DepartmentSchool of the Environment, Geography, and Geosciences
February and October
Applications accepted all year round
The work on this project will:
- Prepare fractured granite samples by subjecting them to elevated HDR environments
- Measure primary permeability of the thermally treated samples using high pressure rock physics equipment combined with 3D microseismic arrays
- Develop new frictional thermo-physics models to provide new links between laboratory and field scale processes
Permeability is the most important property of geothermal reservoirs and the subject of numerous studies (e.g. Sass and Götz, 2012; Luviano et al., 2015; Brehme et al., 2016; Bär et al., 2017).
While all rocks contain inherent porosity and permeability, the development of a secondary permeability (fracture related) is gaining renewed interest as a means to develop Enhanced Geothermal Systems (EGS), by injecting new tensile fracture networks in hot but relatively impermeable rocks as a source of deep sustainable geothermal energy.
The permeability of EGS will be simulated in a controlled laboratory environment to link Acoustic Emission or AE (the laboratory analogue of tectonic seismicity) to field scale geophysical methods, which have seen an increased application for geothermal sciences, and significant promise in this area.
On this project, a suite of fractured granite samples will be prepared by subjecting them to elevated HDR environments, with thermal damage controlled and monitored using a tube furnace equipped with a waveguide system for measuring passive and active seismicity (Acoustic Emission, AE).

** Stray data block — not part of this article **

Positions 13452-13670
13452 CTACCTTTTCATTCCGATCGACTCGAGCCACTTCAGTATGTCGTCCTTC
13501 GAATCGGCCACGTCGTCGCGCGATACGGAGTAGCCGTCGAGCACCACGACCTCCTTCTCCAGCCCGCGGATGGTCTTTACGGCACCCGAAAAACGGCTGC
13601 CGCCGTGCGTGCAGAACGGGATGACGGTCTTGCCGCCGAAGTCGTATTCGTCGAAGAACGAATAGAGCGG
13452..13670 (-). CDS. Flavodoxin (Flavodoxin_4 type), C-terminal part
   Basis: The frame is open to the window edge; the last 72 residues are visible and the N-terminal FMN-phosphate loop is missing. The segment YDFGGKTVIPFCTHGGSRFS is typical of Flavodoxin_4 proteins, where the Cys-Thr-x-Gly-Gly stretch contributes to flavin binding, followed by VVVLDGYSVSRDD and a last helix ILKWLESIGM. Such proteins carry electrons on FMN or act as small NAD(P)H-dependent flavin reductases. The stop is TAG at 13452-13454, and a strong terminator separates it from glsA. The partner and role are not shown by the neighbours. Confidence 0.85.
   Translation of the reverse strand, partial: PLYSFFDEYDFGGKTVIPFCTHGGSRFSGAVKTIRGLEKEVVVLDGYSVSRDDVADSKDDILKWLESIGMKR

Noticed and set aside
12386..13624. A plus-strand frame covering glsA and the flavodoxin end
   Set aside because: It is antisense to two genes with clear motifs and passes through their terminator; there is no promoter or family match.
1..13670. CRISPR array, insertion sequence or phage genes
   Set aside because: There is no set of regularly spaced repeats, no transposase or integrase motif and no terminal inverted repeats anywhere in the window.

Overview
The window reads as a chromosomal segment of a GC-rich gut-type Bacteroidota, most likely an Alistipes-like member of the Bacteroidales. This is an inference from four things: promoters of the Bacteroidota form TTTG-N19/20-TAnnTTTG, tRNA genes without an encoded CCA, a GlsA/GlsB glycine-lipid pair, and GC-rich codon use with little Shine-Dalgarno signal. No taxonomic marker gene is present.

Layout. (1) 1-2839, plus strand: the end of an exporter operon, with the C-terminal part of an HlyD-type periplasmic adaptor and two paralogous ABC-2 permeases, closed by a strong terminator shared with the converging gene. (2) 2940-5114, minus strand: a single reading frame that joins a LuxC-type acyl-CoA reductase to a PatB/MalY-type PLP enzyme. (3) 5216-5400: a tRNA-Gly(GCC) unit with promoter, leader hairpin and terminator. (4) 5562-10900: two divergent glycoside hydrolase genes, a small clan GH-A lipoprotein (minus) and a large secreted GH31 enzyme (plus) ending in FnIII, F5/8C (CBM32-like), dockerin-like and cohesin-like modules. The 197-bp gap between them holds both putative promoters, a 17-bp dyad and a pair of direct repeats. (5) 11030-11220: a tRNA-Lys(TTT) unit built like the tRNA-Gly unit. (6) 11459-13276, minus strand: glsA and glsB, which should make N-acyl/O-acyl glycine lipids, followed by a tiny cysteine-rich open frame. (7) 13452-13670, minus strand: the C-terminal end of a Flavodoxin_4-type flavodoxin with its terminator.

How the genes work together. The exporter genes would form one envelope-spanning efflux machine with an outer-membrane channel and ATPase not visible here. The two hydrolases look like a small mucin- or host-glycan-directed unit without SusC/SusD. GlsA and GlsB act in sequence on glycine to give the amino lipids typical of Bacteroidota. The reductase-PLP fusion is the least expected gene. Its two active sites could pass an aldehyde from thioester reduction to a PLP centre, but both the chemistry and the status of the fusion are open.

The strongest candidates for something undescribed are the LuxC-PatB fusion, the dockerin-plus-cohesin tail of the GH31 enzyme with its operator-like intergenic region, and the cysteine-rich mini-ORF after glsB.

Thermal stressing temperature - which generates a primary microfracture fabric via the differential expansion of component minerals in the granite – will be increased stepwise from 100°C to 600°C to induce a network of cracks. To calibrate the method, samples will be scanned pre- and post-treatment using high resolution X-Ray Computed Tomography.
Primary permeability of the thermally treated samples will be determined using high-pressure rock physics equipment capable of measuring active/passive seismicity and permeability at a range of simulated burial conditions to 4 km depth, and to temperatures of 200°C to simulate geothermal reservoir conditions.
Once primary permeability has been established, the equipment will deform and fracture selected samples in both compression and tension to test the associated secondary permeability, and to thus evaluate improvements in permeability and heat flow resulting from secondary stimulation of Hot Dry Rocks.
Finally, to understand the interplay and relationship between permeability and the heat transfer and thermal conductivity of the rock/fluid system, a range of post-test frictional thermo-physics models will be developed to provide new links between laboratory and field scale processes. An additional output of this link will be to better use the natural seismicity as a tool to both monitor and understand fracturing in EGS for risk mitigation and optimisation purposes.
- You'll need a good first degree from an internationally recognised university (minimum second class or equivalent, depending on your chosen course) or a Master’s degree in Geophysics or Geology
- In exceptional cases, we may consider equivalent professional experience and/or Qualifications
- English language proficiency at a minimum of IELTS band 6.5 with no component score below 6.0
We’d welcome applications from candidates with experience in basic modeling software such as MatLab.
When you are ready to apply, please follow the 'Apply now' link on the Earth and Environmental Sciences PhD subject area page and select the link for the relevant intake. Make sure you submit a personal statement, proof of your degrees and grades, details of two referees, proof of your English language proficiency and an up-to-date CV. Our ‘How to Apply’ page offers further guidance on the PhD application process.
Please note, to be considered for this self-funded PhD opportunity you must quote project code SEES4830219 when applying.